Kalman filtering is the ultimate expression of the idea "don't control the world, control a model of the world." If you can model the world perfectly, and devise a strategy that produces optimum performance from the model, that same strategy will work to equal perfection in the real world. Unfortunately, this is an elaborate variation on wishful thinking. The world is too complicated and interconnected to represent perfectly. Still, the more you know about "the world" of your embedded system, as demonstrated by the success of your model, the better your chances of obtaining results that are good enough in the real world.


What is a model?

A model is a kind of mathematical statement about what you know — or think you know — about your system. It distinguishes features deemed important, and disregards aspects that are deemed unimportant or not of immediate direct concern. The better the model behaviors correspond to real-world behaviors, the more confidence you can have that your basic understanding is right.

There are many sorts of things that models can represent. Kalman filters are intended to model the sorts of processes that are continuous in character, though typically computed using computer methods at discrete instants equally distributed through time.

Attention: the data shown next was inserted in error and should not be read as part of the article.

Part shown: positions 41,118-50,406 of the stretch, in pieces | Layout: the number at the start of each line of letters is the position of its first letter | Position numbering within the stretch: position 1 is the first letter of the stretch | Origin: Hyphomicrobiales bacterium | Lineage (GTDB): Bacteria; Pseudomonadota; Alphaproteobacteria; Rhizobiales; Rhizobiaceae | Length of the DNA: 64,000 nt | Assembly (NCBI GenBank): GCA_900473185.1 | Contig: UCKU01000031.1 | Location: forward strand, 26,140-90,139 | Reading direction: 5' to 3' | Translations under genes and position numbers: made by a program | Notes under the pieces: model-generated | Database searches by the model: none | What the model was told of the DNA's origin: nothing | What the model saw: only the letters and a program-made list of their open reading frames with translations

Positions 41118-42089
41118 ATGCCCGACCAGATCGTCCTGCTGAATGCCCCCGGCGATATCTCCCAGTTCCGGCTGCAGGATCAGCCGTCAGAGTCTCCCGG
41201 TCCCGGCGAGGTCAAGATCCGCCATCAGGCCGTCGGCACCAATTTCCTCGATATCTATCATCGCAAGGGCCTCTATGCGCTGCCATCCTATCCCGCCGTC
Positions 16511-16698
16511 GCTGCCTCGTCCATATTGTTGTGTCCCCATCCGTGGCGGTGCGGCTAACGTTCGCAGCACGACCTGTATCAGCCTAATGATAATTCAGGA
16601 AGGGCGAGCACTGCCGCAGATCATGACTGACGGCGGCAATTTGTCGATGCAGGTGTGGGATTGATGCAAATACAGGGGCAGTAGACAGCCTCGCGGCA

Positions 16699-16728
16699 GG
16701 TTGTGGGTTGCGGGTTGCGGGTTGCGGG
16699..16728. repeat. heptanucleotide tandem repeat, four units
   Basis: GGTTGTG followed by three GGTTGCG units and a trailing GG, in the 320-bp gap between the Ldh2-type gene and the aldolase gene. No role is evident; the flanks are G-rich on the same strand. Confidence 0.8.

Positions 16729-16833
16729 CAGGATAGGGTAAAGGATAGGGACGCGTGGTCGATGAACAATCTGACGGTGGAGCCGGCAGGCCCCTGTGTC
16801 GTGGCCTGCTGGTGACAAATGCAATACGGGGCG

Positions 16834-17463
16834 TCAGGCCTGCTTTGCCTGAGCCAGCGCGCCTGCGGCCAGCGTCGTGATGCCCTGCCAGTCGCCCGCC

Sometimes the goal is to estimate effects that are extraneous but consistent. For example, one of the most powerful ways to improve sensor readings is to take lots of reading and average them — the "Central Limit Theorem." This effectively removes much of the "pure randomness." It is ineffective, however, at removing systematic errors. If you can use a Kalman Filter to model systematic but extraneous effects accurately, these too can be cancelled out of measurement data.

A useful model will represent critical behaviors very well, represent important behaviors sufficiently well, and as for the other things — forget about them. The model is not the system.